How’s that plain packaging policy working?

Deliveries of tobacco to retailers in Australia rose slightly last year for the first time in at least five years, even after the introduction of plain packaging aimed at deterring smokers, according to industry sales figures to be released on Monday.

Australia, which in December 2012 became the first country to ban branded cigarette packs, is being closely watched for signs of success as other nations including Ireland, New Zealand and the United Kingdom explore similar measures.

Britain last year appointed a respected paediatrician to examine whether plain packaging would reduce the health costs of smoking. The doctor’s report is expected this week.

In 2013, the first full year of plain packaging, tobacco companies sold the equivalent of 21.074 billion cigarettes in Australia, according to industry data provided by Marlboro maker Philip Morris International.

That marks a 0.3 per cent increase from 2012, and reverses four straight years of declines.

Source.
What a policy disaster! The situation of the ground must be even worse. These figures only include legal tobacco. So once we add on the illegal stuff – including the sophisticated counterfeiters I suspect tobacco consumption has increased substantially above the 0.3 per cent increase.

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56 Responses to How’s that plain packaging policy working?

  1. Ant

    What’s a big government nanny state to do?

    Say “oops, so sorry, got it wrong, let’s just get rid of the silly law and go back to where we were before?”

    Hell no. They’ll double down and say that the real problem is that the law didn’t go far enough.

    These numbskulls do this all the time. They introduce idiot laws and programs which siphon a fortune out of the economy with no tangible benefit and, too often, completely counterproductive.

    The tragic thing for taxpayers is that the penalty for stupidity in our political system is non-existent.

    Which only encourages more of it.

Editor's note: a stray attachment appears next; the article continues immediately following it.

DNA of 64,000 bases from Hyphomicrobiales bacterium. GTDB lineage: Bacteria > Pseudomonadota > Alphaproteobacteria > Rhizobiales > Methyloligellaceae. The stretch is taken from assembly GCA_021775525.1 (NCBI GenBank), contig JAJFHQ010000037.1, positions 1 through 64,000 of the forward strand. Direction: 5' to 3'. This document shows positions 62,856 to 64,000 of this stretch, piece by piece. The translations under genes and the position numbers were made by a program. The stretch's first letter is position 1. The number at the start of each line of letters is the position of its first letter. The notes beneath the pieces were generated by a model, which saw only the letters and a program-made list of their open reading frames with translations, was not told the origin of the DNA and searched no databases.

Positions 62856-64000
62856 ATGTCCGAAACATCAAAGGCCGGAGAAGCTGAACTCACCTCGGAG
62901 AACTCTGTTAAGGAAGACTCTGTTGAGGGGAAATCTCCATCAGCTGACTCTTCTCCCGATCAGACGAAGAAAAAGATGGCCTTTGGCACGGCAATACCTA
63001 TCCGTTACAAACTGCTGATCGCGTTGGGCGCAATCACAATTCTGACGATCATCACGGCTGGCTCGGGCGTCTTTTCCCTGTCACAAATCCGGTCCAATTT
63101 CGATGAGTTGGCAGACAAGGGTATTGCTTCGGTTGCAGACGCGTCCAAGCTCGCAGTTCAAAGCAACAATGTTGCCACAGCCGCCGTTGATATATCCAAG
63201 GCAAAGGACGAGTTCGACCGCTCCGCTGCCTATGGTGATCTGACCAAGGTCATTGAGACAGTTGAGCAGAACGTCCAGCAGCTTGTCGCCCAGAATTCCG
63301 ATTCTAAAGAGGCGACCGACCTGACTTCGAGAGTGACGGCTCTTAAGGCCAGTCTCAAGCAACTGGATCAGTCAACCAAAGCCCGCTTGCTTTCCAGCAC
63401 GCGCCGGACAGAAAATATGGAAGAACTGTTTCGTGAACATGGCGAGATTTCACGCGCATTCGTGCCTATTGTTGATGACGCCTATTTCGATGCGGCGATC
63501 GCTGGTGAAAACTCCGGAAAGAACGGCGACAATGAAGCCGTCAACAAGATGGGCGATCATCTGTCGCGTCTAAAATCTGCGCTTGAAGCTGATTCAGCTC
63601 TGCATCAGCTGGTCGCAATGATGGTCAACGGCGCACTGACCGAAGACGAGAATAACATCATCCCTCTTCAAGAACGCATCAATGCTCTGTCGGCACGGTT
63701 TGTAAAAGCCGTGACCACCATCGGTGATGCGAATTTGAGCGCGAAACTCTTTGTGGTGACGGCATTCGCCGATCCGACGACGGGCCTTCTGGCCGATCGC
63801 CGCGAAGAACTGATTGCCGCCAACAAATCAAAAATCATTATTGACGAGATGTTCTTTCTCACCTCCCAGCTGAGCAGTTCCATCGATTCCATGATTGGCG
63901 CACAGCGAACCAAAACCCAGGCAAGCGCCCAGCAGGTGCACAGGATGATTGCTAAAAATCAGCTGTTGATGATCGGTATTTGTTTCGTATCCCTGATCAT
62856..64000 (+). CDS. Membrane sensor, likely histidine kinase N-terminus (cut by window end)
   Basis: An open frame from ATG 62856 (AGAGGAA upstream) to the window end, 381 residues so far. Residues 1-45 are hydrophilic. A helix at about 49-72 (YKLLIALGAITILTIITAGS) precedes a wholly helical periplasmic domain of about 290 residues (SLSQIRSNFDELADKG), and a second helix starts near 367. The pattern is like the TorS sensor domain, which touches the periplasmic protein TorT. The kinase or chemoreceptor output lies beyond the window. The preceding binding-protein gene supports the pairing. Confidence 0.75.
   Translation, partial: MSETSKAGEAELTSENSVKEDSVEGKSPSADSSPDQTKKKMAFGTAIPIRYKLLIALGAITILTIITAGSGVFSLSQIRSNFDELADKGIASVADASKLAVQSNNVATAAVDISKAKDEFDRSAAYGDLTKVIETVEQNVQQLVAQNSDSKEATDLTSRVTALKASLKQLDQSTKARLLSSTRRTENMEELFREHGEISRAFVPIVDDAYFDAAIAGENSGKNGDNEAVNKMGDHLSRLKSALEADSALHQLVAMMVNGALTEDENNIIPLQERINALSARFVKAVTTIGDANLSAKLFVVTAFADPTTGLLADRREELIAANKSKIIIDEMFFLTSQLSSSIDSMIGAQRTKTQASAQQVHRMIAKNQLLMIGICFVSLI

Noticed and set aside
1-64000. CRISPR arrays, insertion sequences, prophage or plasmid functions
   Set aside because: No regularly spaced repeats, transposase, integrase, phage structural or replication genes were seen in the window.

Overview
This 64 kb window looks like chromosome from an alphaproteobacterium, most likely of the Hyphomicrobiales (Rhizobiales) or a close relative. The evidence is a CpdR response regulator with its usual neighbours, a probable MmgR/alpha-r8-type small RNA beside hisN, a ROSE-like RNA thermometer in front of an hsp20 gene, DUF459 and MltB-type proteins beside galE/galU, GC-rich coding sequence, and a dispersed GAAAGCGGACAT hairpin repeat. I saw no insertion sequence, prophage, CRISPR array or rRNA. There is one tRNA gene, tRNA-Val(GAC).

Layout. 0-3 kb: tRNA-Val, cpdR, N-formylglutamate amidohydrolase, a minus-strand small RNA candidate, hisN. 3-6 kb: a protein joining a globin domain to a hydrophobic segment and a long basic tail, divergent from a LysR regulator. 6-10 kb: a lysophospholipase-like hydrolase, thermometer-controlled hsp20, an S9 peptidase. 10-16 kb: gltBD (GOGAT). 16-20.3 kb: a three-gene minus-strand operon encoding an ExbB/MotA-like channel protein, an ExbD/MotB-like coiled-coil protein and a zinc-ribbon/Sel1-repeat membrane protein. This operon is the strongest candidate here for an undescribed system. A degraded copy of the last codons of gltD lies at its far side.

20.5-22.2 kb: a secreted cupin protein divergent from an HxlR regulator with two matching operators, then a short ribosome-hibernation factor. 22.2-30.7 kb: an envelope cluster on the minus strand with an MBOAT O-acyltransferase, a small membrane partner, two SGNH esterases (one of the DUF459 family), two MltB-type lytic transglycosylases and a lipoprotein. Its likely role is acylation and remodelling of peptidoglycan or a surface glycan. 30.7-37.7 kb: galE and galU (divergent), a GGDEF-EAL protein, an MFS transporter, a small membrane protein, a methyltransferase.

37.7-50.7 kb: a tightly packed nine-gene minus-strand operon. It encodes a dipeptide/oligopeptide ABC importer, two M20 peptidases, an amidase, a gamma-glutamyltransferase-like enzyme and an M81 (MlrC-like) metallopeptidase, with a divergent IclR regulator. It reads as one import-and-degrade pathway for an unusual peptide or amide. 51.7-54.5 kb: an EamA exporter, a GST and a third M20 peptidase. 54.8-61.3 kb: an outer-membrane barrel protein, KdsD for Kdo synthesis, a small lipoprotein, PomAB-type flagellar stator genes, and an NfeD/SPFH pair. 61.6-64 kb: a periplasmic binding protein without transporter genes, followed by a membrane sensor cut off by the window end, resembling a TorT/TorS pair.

2. Tom

    Every law designed to modify public behaviour that the left introduces, in their rarely allowed excursions out of the ghetto into government, achieves the polar opposite of what was intended. The real story is that the left has zero self-awareness about why this was destined to happen with plain packaging. Australia cannot afford the left because leftism is a mental illness.

  3. Leo G

    A policy to get the chop-chop?

  4. Stephen of Glasshouse

    Prohibition always works so well. It is interesting to see the chaps in ATO vests now showing up at criminal takedown operations as they inspect the nice crops of tobacco..

  5. H B Bear

    This is a job for … Super Nanny.

    Quick call Professor Mike Daube. Now where is the Bat Camry?

  6. Empire Strikes Back

    Britain last year appointed a respected paediatrician to examine whether plain packaging would reduce the health costs of smoking. The doctor’s report is expected this week.

    So paediatricians are now experts in the vagaries of homo economicus? It looks like the quacks will inherit the Earth.

  7. politichix

    What happened to the legal action the cigarette companies were going to mount?

  8. Ellen of Tasmania

    This is a job for … Super Nanny.

    At the risk of being labelled a sexist/misogynist/biggoty-big-bigot, I do wish the nannies and mummies of this world – of both sexes – would go home and have babies of their own to raise as they see fit and leave me and mine alone.

  9. .

    More apt than the Reagan quote. Change Israel for Timor and we’re there: